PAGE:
Our analysis of the top 100 junior mining companies on the TSX Venture Exchange.
With cash reserves rising, attention shifts to asset allocation.
There are approximately 1,000 mining issuers on the TSX Venture Exchange (TSX-V), with the top 100 accounting for two-thirds of the sector’s market value.
An interview with Monica Banting, Senior Manager, PwC Canada that explores whether there’s light at the end of the tunnel for the Canadian junior mining sector in 2016.
Monica Banting, Senior Manager, PwC
on the recent gold run
The market capitalization of these top 100 surged 138%, to CA$11.4 billion, in the 12 months ended June 30, 2016. Investors’ renewed enthusiasm for the sector doesn’t necessarily signal the end to the painful downturn, but it puts market valuations very close to where they were in 2012.
The breakdown of where the top companies sit in the mining life cycle remained mostly unchanged from the prior year, with the majority of companies at the exploration and evaluation stage, followed by development and production stage entities. But the different market valuation gains for each category are noteworthy. The 63 exploration companies led the way, rising by 154% as a group, suggesting that investors see the biggest opportunity in greenfield projects. The 25 issuers focused on the development stage enjoyed an aggregate gain of 124%, and the 12 production companies rose a respectable 67%.
Stage of mining of top 100 mining companies
TSX-V market capitalization 2007–2016 ($ billion CAD)
A year ago, the greatest fear among members of the top 100 was running out of cash entirely. Reserves were dwindling and the equity and debt markets had all but dried up for much of the TSX-V. Cash remains a serious concern for many of the juniors in 2016, but an upward trend may spell relief ahead. The top 100 companies reported a total of approximately CA$900 million in their coffers, up from approximately CA$670 million a year earlier and close to the level reported for 2014.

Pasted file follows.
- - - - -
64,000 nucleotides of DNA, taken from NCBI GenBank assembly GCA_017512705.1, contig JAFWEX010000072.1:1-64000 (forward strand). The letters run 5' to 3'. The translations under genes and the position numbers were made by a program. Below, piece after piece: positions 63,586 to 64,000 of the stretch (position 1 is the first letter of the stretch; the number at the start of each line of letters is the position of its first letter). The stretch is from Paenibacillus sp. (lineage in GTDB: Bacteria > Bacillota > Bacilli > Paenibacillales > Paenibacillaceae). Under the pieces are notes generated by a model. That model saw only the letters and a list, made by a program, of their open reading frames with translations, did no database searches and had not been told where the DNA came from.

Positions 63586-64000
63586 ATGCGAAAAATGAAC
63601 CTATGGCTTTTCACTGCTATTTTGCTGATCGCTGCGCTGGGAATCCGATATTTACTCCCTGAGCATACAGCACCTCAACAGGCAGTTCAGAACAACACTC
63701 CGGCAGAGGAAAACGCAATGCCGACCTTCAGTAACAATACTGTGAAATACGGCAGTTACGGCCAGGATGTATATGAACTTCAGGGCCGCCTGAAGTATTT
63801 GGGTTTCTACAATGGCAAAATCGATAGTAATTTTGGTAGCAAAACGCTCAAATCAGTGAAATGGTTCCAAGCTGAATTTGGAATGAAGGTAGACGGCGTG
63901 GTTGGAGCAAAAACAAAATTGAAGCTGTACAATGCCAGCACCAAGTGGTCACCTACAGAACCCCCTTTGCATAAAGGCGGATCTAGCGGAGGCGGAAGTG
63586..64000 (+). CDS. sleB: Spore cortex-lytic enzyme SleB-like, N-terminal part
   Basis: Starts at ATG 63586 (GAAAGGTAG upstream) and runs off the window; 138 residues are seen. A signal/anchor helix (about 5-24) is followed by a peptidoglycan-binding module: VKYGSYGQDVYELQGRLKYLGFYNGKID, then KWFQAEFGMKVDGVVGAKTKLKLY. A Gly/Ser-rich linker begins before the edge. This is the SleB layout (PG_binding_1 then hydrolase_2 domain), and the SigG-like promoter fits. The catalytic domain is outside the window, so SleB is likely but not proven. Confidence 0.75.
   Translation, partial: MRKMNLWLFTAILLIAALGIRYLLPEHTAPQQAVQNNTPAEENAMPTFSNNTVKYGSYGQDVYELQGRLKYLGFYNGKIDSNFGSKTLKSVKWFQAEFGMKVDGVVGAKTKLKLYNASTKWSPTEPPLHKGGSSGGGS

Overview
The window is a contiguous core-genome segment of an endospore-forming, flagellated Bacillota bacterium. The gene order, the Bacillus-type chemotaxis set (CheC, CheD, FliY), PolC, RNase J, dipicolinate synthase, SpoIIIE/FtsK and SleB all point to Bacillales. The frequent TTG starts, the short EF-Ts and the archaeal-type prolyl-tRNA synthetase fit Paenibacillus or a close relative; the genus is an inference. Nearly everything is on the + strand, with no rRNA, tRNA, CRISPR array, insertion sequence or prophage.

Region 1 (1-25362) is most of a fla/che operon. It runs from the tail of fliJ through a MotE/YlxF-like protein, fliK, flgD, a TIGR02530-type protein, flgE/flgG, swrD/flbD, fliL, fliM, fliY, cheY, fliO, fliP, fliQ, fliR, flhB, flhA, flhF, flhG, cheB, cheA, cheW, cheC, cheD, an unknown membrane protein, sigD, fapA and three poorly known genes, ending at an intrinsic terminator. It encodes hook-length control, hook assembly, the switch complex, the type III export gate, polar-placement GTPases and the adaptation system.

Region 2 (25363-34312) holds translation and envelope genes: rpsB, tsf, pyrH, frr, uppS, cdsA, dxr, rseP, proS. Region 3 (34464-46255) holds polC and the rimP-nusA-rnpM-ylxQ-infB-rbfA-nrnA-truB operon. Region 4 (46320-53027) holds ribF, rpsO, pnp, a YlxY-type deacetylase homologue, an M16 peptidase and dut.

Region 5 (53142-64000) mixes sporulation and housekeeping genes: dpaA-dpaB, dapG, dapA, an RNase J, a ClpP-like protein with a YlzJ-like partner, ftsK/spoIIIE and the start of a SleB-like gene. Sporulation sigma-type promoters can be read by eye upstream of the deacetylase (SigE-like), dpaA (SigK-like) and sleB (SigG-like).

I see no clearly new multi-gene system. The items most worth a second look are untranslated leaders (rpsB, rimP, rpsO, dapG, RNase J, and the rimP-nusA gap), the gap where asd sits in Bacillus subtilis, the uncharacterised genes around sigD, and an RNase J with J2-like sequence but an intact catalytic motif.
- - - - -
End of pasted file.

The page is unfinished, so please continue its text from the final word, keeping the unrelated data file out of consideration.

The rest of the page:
Total cash, top 100 ($ billion CAD)
The number of companies able to go to the market for funds remained steady over the twelve months to June 30, 2016, but the amounts the juniors were able to raise increased significantly. Cash flows from financing activities rose 89%, to CA$1.2 billion, over the twelve months to June 30, 2016. The top 100 raised CA$763 million through equity financings and the remainder from debt.
Equity raises vs. debt raises by stage of mining ($ million CAD)
On average, these leaders nearly doubled their market capitalization over the 12 months ended June 30, 2016, to CA$546 million. The market capitalization of the group surged 137%, to CA$2.7 billion.
The top five junior miners also managed to replenish diminishing cash reserves, reporting an average of CA$49 million on hand, up from just CA$14 million a year earlier.
TSX-V market capitalization, 2016 top 5 mining companies ($ million CAD)
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